Tecmo NBA Basketball


Review by Matt Paprocki



Graphics: 6

Sound: 4

Gameplay: 7

Overall: 7

After seemingly basing an entire company on a football game, Tecmo had a lot going for them. They had people in the palm of their hands and it was time to branch out into other sports before the 16-bit era fully took effect. "Tecmo NBA Basketball" is an odd one, in one way completely arcade style, in another trying desperately to become a true sim.

All the usual suspects from Tecmo's sports games are here. While EA was still getting their basketball franchise going, "NBA" offered up full season play, entire rosters, incredible stat tracking, and more. It's a complete package outside of the actual game, one so strong that some companies didn't catch up for years.

Once the tip-off begins, things get a bit goofy. There's a solid engine in place, letting gamers actually set up their offense if they want. The players actually run a very basic pick-and-roll when not handling the ball, though the pick part is sort of lost; the programming doesn't allow for it. Someone can usually break out in the open for an easy two.

The main problem is that you don't need all that. Simply in bounding the ball correctly usually gives the guard a head start, enough to run the length of the court uncontested. Shooting percentages are usually in the mid-70s meaning scoring is quick, easy, and frequent. It gives the game a solid pace, just maybe not one you're looking for.

Beyond some of the more infrequent rules, everything is covered. Twenty and full timeouts are available, though you still have all the time you need to make substitutions when necessary. Offensive and defensive fouls are included in an occasionally frustrating manner. Simply running into a defending player is enough for a call.

That's really not the most pressing issue. "NBA" looks great, but flicker is the killer here, blocking the ball handler, the player controller sprite, and the ball from view. It's oppressive and never really lets up. It's a rough trade off to an otherwise excellent graphics engine that even includes a few brief cinematics solidifying the game as a true Tecmo piece. The sprites are well animated and look great. You can't tell one player from another by looking; the on screen text does that for you.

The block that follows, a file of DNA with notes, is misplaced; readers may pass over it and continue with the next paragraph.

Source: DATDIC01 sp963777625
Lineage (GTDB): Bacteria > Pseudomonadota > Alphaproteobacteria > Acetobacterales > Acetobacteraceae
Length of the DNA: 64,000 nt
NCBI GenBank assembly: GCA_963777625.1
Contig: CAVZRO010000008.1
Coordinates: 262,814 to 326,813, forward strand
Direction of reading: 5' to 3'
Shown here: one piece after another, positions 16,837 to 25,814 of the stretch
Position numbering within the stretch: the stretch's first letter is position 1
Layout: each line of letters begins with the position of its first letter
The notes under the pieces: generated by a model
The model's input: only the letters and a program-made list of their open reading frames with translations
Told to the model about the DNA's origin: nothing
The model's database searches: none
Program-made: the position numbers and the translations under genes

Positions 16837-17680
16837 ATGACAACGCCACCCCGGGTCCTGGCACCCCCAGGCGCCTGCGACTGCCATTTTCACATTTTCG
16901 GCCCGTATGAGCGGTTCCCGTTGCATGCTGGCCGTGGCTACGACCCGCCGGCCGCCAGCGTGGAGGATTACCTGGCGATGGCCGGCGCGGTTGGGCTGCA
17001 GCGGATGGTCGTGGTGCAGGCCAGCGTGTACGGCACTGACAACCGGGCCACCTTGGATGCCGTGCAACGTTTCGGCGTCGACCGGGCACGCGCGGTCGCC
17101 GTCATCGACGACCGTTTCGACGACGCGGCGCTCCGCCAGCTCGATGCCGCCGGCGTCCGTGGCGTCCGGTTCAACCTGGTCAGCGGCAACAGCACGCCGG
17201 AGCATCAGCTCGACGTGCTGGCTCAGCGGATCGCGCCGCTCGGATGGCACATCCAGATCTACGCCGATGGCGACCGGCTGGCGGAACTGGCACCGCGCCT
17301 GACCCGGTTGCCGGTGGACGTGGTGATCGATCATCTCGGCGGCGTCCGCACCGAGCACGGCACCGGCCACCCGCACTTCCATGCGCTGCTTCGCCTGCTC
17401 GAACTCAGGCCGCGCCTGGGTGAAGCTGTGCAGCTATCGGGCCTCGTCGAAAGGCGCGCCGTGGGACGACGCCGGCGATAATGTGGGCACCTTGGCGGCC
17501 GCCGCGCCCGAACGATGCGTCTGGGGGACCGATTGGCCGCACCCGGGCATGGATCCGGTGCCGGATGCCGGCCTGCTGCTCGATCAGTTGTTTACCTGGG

Very little exists in the audio department. Repetitive and monotonous music plays over the game and menus. It can be turned off for generic crowd noise and sound effects. Those aren't much better and everything seems way too sparse without the music, not matter how bad it may be.

It's sort of pointless to rant about how the game doesn't resemble the real NBA game. It was still far beyond anything offered before, not to mention as realistic as 8-bit basketball can get. The lapses are many, but most are excusable given the hardware. It still stands as a solid arcade style sports gaming experience even today, something very few sports games ever accomplish.


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Last updated: Friday, February 25, 2005 08:04 AM